There are two types of advertising: Push and Pull. Everyone is familiar with Push advertising, because it's a very obvious ad, sometimes very pushy. It's an ad that screams at you, either visually, or with sound, on the radio, or on YouTube. It's what most people actually respond to best, which is why it's the most popular. But Pull advertising is much more subtle, and you can see it a lot on places like Instagram.
If you don't recognize Pull advertising, that's not surprising. Pull advertising isn't supposed to look like advertising. But once you start seeing it, you'll see it everywhere. I've known people who have started to recognize Pull advertising and then start seeing it everywhere, even if it's not there.
The best example that I can give is a photo of a celebrity wearing a particular brand of clothing. It may be a logo on a hat, it may just be a subtle cue that only people "in the know" recognize. And it puts a brand in front of people, and creates demand. When it gets ridiculously obvious, like a racing car driver covered with logos, it goes more into the "Push" category, so it's all about being subtle.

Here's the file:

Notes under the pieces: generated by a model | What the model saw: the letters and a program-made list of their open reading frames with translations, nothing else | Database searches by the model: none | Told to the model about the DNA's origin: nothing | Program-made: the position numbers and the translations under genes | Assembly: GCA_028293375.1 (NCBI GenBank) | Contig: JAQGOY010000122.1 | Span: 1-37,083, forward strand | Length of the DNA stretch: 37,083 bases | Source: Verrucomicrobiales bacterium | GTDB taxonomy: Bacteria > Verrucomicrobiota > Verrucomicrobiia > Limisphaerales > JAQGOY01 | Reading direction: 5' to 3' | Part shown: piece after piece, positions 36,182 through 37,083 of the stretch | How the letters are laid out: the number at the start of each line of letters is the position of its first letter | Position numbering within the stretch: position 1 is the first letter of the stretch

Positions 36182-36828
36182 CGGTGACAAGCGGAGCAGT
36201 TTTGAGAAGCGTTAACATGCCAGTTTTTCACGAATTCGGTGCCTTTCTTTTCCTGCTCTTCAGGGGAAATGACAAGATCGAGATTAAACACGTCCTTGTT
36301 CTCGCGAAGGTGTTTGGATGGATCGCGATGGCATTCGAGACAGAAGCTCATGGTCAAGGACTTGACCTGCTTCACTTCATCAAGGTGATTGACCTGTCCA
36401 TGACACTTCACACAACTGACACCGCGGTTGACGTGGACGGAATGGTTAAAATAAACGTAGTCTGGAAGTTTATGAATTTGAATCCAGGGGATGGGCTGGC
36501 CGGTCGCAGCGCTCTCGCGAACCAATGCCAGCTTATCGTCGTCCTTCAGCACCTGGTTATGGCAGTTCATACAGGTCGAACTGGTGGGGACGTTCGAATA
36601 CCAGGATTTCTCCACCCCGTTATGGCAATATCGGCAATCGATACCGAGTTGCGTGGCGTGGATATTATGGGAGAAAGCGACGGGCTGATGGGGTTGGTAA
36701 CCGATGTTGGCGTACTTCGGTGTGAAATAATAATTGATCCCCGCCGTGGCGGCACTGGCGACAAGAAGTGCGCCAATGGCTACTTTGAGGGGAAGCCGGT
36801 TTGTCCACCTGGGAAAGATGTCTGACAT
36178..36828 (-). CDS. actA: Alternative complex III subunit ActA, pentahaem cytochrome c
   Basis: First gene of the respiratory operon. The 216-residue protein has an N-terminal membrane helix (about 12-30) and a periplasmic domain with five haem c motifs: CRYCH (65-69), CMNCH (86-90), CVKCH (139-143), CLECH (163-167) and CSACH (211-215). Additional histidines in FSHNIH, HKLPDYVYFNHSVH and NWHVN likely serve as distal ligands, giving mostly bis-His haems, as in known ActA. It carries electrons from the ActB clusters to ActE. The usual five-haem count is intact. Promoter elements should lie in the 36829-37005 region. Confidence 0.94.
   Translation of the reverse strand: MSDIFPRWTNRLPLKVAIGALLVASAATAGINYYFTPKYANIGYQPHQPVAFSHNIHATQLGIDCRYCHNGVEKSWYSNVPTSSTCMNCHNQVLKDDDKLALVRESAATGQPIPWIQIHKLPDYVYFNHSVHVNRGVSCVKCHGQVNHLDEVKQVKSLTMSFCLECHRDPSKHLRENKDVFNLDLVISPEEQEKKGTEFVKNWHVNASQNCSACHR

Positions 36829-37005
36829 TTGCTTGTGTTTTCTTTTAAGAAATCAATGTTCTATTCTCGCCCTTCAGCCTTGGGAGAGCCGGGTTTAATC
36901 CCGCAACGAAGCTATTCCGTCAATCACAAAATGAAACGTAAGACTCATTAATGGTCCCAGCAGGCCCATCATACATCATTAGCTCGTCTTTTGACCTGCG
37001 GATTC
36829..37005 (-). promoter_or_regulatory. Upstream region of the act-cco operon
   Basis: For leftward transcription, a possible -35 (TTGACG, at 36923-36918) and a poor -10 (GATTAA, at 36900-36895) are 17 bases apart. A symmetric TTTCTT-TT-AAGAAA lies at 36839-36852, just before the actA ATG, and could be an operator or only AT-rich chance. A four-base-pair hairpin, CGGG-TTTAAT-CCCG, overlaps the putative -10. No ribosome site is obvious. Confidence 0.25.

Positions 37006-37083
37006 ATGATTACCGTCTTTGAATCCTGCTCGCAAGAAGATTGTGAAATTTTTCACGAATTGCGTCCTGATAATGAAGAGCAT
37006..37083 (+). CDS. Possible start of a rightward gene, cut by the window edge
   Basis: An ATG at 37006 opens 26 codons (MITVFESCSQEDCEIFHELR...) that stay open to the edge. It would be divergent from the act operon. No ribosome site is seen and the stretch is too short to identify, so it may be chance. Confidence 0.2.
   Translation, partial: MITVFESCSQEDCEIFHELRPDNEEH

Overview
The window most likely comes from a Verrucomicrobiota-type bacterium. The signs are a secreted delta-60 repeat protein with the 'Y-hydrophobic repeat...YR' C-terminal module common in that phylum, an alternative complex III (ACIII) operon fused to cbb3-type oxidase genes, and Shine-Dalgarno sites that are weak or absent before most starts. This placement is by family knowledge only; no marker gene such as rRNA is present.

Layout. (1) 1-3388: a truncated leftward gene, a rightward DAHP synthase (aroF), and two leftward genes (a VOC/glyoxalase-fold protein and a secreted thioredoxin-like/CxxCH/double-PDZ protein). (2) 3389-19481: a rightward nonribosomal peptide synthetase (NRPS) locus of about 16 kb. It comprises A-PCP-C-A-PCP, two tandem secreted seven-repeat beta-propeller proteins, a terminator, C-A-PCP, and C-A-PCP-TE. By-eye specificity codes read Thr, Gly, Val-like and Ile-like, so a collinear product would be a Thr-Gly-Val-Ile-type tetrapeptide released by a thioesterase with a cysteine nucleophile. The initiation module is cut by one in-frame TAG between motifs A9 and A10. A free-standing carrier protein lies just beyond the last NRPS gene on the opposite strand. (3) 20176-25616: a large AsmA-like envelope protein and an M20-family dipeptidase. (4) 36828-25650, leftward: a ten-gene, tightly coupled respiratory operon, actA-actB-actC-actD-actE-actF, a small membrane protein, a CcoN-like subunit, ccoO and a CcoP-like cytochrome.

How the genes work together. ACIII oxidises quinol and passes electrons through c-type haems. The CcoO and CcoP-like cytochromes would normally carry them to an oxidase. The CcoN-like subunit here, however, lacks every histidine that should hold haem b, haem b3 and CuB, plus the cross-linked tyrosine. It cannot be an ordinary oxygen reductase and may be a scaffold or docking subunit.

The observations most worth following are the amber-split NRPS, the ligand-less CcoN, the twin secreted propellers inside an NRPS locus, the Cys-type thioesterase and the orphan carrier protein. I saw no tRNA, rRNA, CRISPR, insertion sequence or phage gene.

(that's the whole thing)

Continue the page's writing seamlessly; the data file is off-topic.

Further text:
I like Pull advertising. The first time I saw it was in James Bond movies when I was a kid. It became so successful that it started to become pushy, and nowadays they've dialed it back a bit. It's known there as product placement.
If you want to do that one Instagram, you have to start with a product that displays well, for example something like indoor palm trees. And this is where Instagram really shines. You post photos of beautiful decors that just happen to have your product in it. You don't scream "buy now - everything must go!!" you just show how cool your product is, and wait for the pull. And the pull begins by people just looking, and eventually they'll inquire "Where can I get that?"
When the inquiries come in, be sure you're ready and make it easy and fast for people to buy. There's no need to push, just pull gently.